“And I was like, oh okay, maybe we’re onto something here,” she said.
“So we went down three years of prototyping … we got $100,000 from Advance Queensland, the Ignite Ideas grant in round four, and that really helped us look deeper into research, launch the product, get prototyping done, and have a marketing plan to launch,
“ … 2015 was the idea, 2018 in October was when he launched, and honestly, we had stumbled across a gap in the market and it just went crazy.”
The Queensland Government’s $405m Advance Queensland initiative helps businesses, innovators and entrepreneurs turn their ideas into a reality, offering funding, mentoring and training to turn their concept into a commercial success.
The Strucket is one of the Government initiative’s best success stories, with the product selling on TVSN, the Home Shopping Network and on QVC in the United States.
In 2019, Lavery was approached by Aldi in 2019 to begin selling in its Australian stores.
“It sold out in three days in their Special Buy category.” Lavery said.
Once dubbed the “Australian version of Joy”, the American inventor of the Miracle Mop popularised by Jennifer Lawrence in the 2015 film Joy, Kelly Lavery said she’s always looked up to the Hills Hoist, admiring how a little clothesline created so many emotions for Australians.
She wanted to create similar memories with her fully Australian-made product, The Strucket.
Available in a range of sizes from 1.5 to 19 litres, the Strucket has more than 100 uses, including for laundry, washing reusable nappies, washing fruit and vegetables, cleaning toys, keeping drinks cold and washing the car.
A quintessential Aussie summer snack, the Weis Bar became a well-loved frozen delicacy when it was first introduced in 1957 by Les Weis in a small shop across the road from Empire Theatre on Neil St in Toowoomba.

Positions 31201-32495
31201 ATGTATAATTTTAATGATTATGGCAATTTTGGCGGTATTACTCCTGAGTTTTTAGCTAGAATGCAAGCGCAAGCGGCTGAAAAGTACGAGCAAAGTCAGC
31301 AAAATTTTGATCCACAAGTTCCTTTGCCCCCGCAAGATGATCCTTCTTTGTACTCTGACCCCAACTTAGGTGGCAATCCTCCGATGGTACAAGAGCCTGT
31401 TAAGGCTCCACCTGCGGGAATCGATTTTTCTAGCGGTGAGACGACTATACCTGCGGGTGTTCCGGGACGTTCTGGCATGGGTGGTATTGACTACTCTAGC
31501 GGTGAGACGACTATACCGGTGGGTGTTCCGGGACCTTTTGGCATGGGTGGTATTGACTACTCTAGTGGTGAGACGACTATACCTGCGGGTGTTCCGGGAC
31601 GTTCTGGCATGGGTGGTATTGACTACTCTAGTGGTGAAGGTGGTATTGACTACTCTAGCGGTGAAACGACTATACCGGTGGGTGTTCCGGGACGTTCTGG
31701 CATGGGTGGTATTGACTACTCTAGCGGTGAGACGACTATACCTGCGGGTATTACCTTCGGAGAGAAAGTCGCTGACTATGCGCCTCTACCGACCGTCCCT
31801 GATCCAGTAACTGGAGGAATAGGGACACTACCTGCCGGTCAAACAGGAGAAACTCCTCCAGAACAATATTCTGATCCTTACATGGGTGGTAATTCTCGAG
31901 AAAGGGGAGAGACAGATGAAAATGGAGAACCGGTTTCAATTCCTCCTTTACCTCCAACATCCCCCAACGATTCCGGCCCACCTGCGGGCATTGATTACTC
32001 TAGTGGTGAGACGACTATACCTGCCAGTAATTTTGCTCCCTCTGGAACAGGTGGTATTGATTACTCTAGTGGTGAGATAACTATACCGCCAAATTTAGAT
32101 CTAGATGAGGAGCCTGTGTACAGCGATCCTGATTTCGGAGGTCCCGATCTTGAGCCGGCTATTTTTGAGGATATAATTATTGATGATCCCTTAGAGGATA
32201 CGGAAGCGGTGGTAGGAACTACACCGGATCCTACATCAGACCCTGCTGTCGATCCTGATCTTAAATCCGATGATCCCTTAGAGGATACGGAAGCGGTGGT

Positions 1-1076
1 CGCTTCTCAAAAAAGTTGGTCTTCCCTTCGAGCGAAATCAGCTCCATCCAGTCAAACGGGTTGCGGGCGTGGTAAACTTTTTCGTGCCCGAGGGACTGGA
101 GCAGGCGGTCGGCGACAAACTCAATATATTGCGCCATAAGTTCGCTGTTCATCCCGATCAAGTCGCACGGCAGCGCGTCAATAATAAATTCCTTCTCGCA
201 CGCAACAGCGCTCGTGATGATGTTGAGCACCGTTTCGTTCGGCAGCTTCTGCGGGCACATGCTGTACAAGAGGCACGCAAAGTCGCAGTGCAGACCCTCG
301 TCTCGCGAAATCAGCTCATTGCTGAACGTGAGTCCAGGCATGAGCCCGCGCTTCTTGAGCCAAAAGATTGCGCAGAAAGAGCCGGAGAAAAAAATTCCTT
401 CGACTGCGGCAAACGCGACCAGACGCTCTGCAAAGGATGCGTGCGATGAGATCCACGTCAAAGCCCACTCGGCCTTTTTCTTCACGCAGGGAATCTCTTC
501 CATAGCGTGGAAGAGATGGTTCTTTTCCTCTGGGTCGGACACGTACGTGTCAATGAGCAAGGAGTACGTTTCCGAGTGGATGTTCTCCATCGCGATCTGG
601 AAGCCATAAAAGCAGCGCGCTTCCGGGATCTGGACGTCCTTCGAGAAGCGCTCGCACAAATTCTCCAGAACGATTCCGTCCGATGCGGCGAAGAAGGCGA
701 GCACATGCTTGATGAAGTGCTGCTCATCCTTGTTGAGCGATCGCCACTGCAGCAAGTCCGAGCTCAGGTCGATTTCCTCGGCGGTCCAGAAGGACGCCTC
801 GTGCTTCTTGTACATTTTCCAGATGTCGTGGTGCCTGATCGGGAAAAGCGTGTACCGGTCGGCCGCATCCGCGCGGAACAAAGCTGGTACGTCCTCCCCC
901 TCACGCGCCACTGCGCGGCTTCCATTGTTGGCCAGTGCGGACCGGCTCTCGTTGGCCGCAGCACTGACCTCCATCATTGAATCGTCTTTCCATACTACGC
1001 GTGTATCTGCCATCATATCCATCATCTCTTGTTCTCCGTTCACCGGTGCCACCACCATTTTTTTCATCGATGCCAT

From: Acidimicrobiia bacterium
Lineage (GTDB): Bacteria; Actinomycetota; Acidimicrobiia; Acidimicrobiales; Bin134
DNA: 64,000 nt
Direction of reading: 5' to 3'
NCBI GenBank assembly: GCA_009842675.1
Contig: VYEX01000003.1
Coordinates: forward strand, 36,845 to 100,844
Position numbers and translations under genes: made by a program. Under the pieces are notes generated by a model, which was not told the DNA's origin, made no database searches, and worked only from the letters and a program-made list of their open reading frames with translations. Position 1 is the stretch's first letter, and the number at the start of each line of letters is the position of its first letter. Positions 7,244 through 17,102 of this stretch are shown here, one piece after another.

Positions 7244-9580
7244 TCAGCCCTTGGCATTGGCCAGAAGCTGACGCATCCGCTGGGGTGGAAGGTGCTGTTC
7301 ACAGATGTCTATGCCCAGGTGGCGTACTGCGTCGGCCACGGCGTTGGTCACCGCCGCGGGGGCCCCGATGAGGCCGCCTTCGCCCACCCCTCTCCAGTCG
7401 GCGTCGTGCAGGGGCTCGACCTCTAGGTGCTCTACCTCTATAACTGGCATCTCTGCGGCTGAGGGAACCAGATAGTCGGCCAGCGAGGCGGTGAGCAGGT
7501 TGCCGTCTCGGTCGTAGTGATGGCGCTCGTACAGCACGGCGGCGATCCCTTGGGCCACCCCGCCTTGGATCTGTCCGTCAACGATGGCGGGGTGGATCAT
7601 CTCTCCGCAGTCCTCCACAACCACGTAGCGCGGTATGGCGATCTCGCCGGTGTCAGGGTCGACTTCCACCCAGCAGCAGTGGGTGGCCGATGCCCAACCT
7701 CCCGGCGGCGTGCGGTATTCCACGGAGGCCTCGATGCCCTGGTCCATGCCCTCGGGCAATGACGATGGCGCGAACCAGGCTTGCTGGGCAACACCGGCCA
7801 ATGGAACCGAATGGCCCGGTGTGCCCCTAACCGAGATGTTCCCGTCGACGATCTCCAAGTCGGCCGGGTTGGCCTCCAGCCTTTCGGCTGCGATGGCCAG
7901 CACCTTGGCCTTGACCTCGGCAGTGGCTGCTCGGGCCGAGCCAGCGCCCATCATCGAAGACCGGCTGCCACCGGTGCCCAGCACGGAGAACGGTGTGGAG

Born and bred in Toowoomba, the Weis brand is best known for its range of stickless fruity popsicle bars, first started by the introduction of the Les Weis’ Fruito Bar, a concoction of pineapple, banana and passion fruit.
Owned and operated by the Weis family for more than 60 years, the Queensland brand has introduced a range of different ice cream, frozen yoghurts and sorbet products, including creative flavours like apricot brandy, peach champagne, strawberry watermelon lychee and their most popular flavour, mango.
In September 2017, Unilever purchased Weis for an undisclosed amount, and in November 2019, the company announced it would be closing down the iconic Toowoomba Weis factory on Ruthven St, making 93 workers redundant.
Locals were upset to see a part of Toowoomba’s history close, calling the decision an “end of an era”.
Weis Bars are now solely produced in a factory in Minto, 50km southwest from Sydney in New South Wales, but are still available for purchase in grocery and convenient stores around the country.
You’ve seen them at the grocery store, but did you know those red-tipped bananas come from Queensland?
These all natural bananas are made in the rural town of Boogan, in Queensland’s Cassowary Coast Region.